740.00119 Council/2–2148: Telegram

The Ambassador in the United Kingdom ( Douglas ) to the Secretary of State


672. Delsec 1562. Following is résumé Anglo-American discussions yesterday:

Further discussion of Benelux question resulted in agreement that, subject to check with governments, French agreement would be sought to full participation by one representative of Benelux countries, assisted by advisors, in discussion of all items on agenda except those of operational character including reparation, ERP and trizonal fusion.
US position on reparations deliveries as approved Cabinet1 was presented. UK expressed appreciation US problem and promised careful study. Robertson expressed preliminary view that any considerable delay in dismantling would require him to reconsider his assurance to his government that the program could be carried through without disorder in the British zone. Also disturbed by substitution concept since Germans have been assured that all plants not now listed would be retained in Germany and have made business plans accordingly. Strang expressed puzzlement about arguments which could be used to persuade Soviets to agree to the proposed revision in the reciprocal delivery provisions of Potsdam.
On the security question it was agreed that US and UK views were amorphous and would be desirable to let France take initiative. UK representatives thought French would want three power D and D treaty and UK offhand saw no objections to agreeing to this. US felt, however, such a treaty in existing circumstances was unrealistic. UK also expected French to propose military occupation of Ruhr for quite long period. Made no comment indicative of UK views of this idea. General concern expressed about what Kirkpatrick termed “Maginot Line” defensive approach of French to problem of security. Piling up of paper restrictions and commitments no value without will to act. Kirkpatrick felt French would insist on security guarantees against Germany as prerequisite agreement on Western Union and not be influenced by prospect of Western Union to relax her fears of Germany. For various reasons, partly involving positions taken in other connections, appears both UK and French are hesitant to consider security commitments against aggression by any powers other than Germany.
In discussing relationship of Western Germany to ERP US indicated very tentatively this government had in mind (a) full partnership of western zones in ERP, including participation in any continuing CEEC organization, particular efforts at economic cooperation within ERP area such as study of possibilities of customs union, in multilateral clearing arrangements etc., (b) creation, in absence of bizonal economic fusion, some machinery for consultation and coordination between bizonia and French zone which would, among other purposes, serve as means for reviewing ERP targets for western zones and rate of progress in achieving these targets and for determining measures of mutual assistance in carrying out this program; (c) promotion of German exports within framework of ERP under which heading we might wish to consider extension of most-favored-nation treatment to German exports, temporary continuation of German exports under old trademarks, and relaxation of restrictions on German business travel abroad; and (d) financing of participating countries trade deficit with Germany. British expressed general agreement this range of subjects, expressing interest particularly in (d). Possible use of offshore procurement fund for purchase German exports briefly explained to them. British also questioned whether bilateral aid agreement contemplated with bizonia as well as French zone, USDel indicating matter still undecided (any exposition of Department’s latest thinking this subject would be appreciated). US and UK agreed German authorities should be given increasing role in ERP programming and implementation in Germany.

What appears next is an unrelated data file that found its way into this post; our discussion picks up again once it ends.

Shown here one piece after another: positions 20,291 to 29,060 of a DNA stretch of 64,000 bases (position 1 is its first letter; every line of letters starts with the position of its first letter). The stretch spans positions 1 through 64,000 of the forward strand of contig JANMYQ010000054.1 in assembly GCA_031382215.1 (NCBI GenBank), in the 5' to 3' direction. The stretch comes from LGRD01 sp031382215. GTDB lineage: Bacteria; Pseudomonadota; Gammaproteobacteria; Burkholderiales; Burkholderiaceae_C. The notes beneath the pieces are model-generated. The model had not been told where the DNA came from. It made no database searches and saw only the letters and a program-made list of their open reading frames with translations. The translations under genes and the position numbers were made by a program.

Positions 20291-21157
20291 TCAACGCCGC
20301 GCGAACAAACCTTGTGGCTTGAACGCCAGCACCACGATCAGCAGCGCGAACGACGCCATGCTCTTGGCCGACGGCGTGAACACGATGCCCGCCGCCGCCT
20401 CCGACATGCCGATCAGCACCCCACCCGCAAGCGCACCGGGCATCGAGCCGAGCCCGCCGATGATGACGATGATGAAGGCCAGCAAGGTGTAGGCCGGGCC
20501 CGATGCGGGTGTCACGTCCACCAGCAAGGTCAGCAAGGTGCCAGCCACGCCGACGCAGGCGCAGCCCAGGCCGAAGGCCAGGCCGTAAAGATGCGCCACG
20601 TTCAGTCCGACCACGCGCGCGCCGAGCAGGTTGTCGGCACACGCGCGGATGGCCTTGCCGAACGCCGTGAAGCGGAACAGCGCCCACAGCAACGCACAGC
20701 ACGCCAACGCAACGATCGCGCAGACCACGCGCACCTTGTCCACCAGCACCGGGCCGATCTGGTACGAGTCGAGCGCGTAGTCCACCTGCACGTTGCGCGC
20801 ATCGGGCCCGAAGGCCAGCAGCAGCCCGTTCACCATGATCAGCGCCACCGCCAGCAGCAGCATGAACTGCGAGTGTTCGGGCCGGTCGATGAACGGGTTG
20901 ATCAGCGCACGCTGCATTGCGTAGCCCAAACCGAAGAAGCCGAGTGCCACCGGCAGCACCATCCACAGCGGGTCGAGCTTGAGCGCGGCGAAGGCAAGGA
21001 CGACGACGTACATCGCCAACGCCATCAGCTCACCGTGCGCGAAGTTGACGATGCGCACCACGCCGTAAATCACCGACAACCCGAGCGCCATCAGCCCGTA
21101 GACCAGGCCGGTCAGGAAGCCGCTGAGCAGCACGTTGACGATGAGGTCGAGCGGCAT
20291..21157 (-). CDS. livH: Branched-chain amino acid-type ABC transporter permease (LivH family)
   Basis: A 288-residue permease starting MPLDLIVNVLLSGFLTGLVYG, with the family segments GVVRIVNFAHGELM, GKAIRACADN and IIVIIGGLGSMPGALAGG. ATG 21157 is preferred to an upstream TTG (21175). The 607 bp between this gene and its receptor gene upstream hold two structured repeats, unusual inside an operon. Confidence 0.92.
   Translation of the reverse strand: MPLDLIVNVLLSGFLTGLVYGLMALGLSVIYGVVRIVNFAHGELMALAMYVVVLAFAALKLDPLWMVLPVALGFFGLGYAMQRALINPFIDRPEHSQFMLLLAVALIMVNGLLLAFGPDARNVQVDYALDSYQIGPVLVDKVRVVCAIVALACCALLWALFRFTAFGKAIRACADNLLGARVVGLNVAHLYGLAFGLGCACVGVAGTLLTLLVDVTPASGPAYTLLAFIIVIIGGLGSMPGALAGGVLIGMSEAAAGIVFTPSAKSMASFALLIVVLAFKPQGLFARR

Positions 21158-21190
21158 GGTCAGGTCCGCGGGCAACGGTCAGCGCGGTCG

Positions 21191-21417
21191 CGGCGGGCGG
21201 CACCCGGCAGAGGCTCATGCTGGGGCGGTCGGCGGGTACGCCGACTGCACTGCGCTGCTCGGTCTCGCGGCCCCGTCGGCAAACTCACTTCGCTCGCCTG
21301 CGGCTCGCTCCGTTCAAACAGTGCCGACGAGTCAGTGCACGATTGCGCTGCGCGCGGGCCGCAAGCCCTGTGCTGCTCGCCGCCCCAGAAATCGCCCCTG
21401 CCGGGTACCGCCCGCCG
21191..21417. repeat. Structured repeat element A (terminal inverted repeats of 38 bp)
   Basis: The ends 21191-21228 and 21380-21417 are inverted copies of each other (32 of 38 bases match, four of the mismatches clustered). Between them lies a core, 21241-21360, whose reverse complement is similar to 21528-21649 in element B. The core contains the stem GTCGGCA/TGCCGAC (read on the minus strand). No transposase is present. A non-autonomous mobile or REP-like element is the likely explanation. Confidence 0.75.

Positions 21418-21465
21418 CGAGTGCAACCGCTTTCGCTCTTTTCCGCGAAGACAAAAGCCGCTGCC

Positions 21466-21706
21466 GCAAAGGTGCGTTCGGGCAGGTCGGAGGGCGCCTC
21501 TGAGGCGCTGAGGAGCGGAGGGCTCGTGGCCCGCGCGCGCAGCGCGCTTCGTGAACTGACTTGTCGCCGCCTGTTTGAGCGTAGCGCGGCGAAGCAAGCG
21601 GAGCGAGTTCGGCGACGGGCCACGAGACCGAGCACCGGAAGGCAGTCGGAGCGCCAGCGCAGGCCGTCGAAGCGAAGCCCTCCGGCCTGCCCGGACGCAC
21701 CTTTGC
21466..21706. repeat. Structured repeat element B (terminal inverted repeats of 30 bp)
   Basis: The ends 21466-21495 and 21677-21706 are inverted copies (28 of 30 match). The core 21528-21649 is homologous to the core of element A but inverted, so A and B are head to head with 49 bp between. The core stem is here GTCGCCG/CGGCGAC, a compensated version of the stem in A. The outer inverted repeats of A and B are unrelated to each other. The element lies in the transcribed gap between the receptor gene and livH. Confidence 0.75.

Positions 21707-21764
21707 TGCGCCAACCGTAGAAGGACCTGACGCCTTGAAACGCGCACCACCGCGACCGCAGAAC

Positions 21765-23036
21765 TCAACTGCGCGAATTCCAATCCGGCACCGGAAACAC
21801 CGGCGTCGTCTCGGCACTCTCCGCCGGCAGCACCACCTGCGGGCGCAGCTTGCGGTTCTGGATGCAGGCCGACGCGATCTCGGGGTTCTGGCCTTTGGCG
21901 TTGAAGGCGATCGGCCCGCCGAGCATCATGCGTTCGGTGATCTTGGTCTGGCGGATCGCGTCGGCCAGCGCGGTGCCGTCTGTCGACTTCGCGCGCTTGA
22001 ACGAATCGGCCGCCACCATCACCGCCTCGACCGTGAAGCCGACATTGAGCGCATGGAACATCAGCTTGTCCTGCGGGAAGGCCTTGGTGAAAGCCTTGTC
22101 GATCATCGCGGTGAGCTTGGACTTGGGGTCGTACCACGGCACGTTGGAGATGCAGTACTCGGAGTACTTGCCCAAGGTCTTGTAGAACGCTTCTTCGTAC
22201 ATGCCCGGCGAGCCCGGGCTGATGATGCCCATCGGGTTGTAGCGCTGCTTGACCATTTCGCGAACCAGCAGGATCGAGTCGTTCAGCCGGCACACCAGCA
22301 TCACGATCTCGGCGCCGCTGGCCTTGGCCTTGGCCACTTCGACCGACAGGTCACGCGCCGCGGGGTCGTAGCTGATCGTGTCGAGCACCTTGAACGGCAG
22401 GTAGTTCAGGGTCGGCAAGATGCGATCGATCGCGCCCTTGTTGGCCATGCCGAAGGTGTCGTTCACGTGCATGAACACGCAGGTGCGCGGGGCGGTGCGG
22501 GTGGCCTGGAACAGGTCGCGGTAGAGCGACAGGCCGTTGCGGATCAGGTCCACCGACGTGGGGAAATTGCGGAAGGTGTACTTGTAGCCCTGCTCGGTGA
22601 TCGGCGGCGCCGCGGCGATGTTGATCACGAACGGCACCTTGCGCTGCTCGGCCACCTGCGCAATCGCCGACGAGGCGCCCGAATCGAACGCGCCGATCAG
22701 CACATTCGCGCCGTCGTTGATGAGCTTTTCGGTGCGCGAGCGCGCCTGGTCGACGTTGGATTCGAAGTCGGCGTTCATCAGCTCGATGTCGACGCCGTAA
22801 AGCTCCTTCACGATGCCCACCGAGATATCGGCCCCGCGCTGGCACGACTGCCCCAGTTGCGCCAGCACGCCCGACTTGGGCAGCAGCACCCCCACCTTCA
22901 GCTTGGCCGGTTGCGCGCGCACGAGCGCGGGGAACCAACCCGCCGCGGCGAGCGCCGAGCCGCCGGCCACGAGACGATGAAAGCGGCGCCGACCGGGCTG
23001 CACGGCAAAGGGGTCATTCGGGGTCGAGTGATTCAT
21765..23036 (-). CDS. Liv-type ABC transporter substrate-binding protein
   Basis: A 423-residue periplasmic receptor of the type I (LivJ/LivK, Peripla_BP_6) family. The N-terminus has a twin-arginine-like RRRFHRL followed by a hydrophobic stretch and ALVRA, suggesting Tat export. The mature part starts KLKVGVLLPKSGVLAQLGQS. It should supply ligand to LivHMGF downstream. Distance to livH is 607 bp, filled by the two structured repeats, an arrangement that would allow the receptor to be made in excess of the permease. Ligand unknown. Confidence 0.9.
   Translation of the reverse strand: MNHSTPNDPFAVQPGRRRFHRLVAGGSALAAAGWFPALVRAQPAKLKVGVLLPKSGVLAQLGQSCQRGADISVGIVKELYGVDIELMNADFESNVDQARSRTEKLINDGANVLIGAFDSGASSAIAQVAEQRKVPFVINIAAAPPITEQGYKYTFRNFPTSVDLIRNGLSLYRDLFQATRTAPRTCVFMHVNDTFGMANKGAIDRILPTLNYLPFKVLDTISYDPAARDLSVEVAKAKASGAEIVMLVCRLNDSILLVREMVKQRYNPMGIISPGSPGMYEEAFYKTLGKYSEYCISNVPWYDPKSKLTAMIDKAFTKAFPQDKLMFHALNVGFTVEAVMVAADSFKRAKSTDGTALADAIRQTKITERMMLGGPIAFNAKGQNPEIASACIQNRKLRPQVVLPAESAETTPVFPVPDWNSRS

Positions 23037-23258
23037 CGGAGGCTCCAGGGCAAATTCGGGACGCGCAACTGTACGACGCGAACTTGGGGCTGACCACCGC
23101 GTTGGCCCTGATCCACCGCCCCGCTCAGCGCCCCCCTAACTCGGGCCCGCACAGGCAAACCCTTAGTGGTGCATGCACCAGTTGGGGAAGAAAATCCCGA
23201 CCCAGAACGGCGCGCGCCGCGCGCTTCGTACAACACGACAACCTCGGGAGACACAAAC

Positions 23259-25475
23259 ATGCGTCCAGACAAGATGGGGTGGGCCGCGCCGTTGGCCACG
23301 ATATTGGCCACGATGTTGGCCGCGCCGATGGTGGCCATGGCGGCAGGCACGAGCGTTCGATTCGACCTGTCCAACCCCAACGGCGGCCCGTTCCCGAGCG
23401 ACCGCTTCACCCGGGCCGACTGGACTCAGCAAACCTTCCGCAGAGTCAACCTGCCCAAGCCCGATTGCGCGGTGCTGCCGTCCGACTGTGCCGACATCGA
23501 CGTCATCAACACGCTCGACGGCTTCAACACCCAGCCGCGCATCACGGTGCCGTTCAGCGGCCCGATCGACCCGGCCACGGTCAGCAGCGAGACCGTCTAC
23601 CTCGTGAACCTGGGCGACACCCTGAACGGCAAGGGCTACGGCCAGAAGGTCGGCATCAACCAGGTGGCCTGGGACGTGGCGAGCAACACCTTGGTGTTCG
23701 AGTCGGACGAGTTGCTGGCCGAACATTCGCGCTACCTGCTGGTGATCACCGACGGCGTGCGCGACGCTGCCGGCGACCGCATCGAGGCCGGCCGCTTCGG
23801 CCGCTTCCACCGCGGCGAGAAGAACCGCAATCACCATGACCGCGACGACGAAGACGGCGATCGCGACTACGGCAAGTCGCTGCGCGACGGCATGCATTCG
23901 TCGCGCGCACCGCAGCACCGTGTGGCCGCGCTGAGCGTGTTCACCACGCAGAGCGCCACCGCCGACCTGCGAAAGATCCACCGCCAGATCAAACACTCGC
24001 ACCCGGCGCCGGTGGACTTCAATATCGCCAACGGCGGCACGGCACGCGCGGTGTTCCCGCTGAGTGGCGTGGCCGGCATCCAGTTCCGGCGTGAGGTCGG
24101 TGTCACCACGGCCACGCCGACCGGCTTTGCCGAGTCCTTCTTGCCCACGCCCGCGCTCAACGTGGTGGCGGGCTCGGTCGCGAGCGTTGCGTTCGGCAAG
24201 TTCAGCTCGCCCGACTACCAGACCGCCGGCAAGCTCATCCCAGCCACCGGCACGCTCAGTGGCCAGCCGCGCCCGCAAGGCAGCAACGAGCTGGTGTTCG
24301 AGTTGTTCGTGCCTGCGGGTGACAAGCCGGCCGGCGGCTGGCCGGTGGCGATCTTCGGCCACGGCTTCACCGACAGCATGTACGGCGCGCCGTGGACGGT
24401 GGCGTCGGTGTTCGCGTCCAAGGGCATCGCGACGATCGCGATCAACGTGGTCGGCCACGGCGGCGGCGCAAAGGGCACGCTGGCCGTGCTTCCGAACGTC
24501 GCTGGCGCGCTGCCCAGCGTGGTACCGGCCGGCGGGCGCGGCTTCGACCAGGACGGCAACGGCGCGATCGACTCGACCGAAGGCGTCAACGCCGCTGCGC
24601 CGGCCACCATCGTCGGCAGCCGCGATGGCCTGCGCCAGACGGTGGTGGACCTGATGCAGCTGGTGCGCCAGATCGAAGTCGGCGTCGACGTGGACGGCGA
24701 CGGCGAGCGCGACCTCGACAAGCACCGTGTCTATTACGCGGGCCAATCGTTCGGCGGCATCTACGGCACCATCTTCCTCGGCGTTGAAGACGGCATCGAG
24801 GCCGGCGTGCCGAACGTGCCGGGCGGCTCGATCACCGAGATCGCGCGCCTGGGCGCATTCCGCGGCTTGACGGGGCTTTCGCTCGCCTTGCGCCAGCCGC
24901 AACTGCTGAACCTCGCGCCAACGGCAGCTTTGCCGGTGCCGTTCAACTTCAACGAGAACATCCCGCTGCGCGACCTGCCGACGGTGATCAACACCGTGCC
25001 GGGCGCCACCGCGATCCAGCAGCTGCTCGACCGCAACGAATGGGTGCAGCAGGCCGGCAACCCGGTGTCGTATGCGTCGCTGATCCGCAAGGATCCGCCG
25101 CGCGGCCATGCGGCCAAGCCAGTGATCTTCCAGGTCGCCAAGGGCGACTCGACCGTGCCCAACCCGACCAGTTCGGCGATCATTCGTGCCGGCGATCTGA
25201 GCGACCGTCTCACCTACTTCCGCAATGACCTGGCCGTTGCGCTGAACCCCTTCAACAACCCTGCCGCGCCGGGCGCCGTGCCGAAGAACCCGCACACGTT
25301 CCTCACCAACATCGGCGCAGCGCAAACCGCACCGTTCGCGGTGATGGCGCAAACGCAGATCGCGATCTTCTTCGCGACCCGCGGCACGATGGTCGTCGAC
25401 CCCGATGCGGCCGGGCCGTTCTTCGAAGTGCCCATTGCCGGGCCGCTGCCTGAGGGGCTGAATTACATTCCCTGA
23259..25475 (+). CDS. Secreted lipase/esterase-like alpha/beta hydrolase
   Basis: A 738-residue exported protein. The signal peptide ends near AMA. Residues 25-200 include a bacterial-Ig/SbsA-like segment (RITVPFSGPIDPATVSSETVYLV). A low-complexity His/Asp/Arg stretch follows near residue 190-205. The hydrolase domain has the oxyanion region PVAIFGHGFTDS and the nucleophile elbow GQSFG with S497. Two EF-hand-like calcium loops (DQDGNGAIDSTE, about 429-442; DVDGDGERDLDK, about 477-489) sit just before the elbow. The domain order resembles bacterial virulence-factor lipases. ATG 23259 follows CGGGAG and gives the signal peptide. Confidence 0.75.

Preliminary discussion of evolution of political and economic organization of Germany revealed agreement on political desirability trizonal economic fusion but uncertainty as to whether achievement this goal should be pressed. British stressed importance of early convening of Constituent Assembly to establish provisional Western German government, expressing belief such step could be taken without possibility of MG shouldering onus for division of Germany, but US side expressed some skepticism. British, with US side generally concurring, pointed out necessity of giving French some assurances regarding final form of German government, since only in this way could French be dissuaded from believing any interim steps on bizonal or trizonal basis would prejudge future political structure of Germany.

Sent Department 672; repeated USPolAd Berlin 22, Paris 60.

  1. The position under reference here was set forth in telegram 535, February 17, to London, p. 733.